A Secret No More


Westwood took some early week advice from caddie Billy Foster and finished strong with a 64 on Sunday for a six-shot victory. With his runner-up finish, Ross McGowan raised his chances for making the European Ryder Cup team next year.

"How close did all of this come to total disaster?"

His brow momentarily furrowed, George O'Grady considered the dire implications of the question, blew out his cheeks, shuddered slightly and slowly shook his head. "No one will ever know how hard it has been for us to get to even this stage," sighed the European Tour executive director.

"This stage," after months of doubt over the immediate and long-term future of the Dubai World Championship, the Race to Dubai and the financial stability of the tour itself, turned out to be an event held on what even the designer calls "a resort course," one that opened for play only three days before the elite 58-man field teed off in the European Tour's season-ending big-money climax. It turned out to be a tournament played before an economically ravaged backdrop of unfinished homes, long-stationary cranes and a fenced-off clubhouse that is but an empty shell of its proposed opulent self. And it turned out to be -- amazingly enough -- one of the most absorbing events in the seemingly never-ending European Tour season.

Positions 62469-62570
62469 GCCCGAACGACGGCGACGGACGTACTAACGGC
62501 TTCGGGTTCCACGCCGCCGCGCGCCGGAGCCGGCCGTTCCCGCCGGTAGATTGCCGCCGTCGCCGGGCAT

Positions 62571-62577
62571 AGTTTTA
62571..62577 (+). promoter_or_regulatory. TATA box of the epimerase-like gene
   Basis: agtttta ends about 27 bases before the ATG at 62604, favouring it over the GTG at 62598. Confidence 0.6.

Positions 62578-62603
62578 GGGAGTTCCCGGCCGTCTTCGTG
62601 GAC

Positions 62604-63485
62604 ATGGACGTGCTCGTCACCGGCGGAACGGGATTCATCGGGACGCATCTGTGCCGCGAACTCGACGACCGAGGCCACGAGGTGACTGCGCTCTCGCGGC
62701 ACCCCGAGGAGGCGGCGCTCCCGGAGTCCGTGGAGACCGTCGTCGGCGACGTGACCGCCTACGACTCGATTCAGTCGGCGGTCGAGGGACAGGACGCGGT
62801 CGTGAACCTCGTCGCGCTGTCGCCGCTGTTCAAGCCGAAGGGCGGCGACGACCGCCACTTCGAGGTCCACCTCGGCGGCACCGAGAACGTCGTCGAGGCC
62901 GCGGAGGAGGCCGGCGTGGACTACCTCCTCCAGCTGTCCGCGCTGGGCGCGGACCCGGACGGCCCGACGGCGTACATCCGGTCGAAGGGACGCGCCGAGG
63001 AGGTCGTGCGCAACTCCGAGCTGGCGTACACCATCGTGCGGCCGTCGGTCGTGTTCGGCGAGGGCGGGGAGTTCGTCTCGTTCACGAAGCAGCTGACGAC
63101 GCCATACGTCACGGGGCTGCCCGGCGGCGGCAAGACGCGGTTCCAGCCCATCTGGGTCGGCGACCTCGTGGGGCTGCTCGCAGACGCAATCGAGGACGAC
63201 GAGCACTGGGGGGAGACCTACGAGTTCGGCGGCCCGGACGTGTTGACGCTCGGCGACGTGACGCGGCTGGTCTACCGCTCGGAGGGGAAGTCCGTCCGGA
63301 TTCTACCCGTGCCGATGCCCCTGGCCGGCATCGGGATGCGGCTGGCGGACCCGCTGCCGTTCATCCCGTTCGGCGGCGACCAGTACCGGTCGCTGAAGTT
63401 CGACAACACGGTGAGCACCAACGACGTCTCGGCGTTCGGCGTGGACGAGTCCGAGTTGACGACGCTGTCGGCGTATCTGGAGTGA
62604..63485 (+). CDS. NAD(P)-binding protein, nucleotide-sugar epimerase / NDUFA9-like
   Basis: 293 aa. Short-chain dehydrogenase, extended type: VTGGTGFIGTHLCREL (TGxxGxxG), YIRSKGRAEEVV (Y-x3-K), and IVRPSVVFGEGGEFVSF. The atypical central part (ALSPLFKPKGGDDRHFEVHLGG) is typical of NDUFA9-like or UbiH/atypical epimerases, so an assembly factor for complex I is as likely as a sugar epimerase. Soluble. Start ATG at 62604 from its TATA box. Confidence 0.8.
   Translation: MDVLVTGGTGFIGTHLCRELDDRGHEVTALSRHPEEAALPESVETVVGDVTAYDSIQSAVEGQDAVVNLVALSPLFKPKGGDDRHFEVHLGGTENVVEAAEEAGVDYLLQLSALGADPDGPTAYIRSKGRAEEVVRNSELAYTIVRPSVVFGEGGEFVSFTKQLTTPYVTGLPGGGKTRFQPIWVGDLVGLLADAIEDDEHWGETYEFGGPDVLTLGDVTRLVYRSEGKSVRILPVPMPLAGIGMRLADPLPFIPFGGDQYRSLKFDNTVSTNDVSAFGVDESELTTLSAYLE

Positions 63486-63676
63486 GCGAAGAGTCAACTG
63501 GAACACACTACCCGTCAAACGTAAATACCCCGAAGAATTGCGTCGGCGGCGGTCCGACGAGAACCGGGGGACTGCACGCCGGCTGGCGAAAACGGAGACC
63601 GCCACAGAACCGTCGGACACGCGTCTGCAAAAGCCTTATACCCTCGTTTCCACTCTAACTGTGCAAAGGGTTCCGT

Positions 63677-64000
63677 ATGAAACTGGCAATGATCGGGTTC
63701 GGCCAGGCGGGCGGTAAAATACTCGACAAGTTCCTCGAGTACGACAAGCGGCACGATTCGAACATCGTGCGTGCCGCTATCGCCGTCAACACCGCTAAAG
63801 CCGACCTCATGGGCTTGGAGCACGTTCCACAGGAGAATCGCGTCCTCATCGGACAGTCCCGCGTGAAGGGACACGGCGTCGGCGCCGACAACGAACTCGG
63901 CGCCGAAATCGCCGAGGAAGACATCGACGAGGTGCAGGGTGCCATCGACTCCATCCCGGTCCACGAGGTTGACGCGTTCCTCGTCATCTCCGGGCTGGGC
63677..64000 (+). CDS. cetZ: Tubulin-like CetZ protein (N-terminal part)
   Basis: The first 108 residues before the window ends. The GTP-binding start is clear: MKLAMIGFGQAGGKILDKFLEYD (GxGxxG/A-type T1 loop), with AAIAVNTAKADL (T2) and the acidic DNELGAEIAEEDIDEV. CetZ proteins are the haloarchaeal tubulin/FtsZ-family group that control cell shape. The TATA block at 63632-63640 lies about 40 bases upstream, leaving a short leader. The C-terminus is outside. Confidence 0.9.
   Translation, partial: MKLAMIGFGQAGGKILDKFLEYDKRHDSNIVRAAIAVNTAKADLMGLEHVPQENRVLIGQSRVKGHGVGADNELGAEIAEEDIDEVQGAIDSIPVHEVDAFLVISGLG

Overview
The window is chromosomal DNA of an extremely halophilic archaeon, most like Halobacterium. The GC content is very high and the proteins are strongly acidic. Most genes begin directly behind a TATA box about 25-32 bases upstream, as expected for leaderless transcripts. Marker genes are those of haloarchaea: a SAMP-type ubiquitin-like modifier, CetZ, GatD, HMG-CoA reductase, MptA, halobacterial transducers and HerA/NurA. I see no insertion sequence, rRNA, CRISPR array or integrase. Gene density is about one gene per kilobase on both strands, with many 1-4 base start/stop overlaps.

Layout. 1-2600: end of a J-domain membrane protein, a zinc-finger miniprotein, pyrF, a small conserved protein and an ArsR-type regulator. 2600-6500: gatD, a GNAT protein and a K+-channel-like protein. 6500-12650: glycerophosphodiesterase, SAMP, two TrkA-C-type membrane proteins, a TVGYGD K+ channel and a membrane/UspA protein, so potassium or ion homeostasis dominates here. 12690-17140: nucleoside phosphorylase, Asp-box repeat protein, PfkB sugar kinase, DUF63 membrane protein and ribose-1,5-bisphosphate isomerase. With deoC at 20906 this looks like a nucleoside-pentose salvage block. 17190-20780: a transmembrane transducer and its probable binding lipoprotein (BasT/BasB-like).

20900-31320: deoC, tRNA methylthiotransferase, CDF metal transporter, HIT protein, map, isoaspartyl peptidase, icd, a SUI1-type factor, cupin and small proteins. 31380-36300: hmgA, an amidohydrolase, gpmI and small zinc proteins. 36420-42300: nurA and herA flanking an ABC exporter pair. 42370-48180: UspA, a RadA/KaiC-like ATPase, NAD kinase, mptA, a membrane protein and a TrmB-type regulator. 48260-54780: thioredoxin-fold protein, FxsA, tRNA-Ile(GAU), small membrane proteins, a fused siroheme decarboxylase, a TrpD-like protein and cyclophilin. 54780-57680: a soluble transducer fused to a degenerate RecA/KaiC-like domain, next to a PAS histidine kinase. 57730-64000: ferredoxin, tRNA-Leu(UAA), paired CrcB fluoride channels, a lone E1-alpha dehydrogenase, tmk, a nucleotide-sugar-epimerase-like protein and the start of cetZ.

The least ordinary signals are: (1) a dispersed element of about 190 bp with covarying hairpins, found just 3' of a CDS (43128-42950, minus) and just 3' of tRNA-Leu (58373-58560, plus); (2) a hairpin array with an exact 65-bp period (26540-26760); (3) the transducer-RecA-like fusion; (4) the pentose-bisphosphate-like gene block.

Yup, times may be tough and houses might be empty in this United Arab Emirate, but the combination of blind stubbornness on the part of O'Grady and his staff and a star-studded leader board -- highlighted by the overwhelmingly brilliant play of Lee Westwood -- more than made up for the obvious hardships being endured outside the ropes.

Indeed, that the man now fourth on the World Ranking should triumph amid such desolation is very appropriate. Nine years since his previous incarnation as European No. 1 and a mere four months removed from crushing disappointment at the British Open -- he three-putted the 72nd green to miss the Stewart Cink-Tom Watson playoff -- Westwood has returned from whence he came, emerging from a slump earlier in this decade that threatened to end a career that now boasts 20 European Tour victories.

"I can't remember the lowest point. I've tried to block all that out," Westwood revealed. "But I do recall leaving a tournament after shooting two rounds in the 80s. I played a lot of events back then with low expectations."

Those dark days are long gone though. Closing with an eight-under-par 64 -- the low round of the week -- over the Greg Norman-designed Earth course (companion courses Wind and Water are on hold), the 36-year-old Englishman was 23 under par in clinching both the tournament and top spot on what most still refer to as the "Order of Merit." For his troubles -- of which there were few amid a totally dominating performance that contained but two dropped shots -- Europe's new No. 1 earned a check for €830,675 and a bonus of $1.5 million from the Race to Dubai pool. Not what they once were (both prize funds were reduced by 25 percent from their original heights), but winnings of €4,237,762 represent a good season's work for the lad from Worksop in the English Midlands.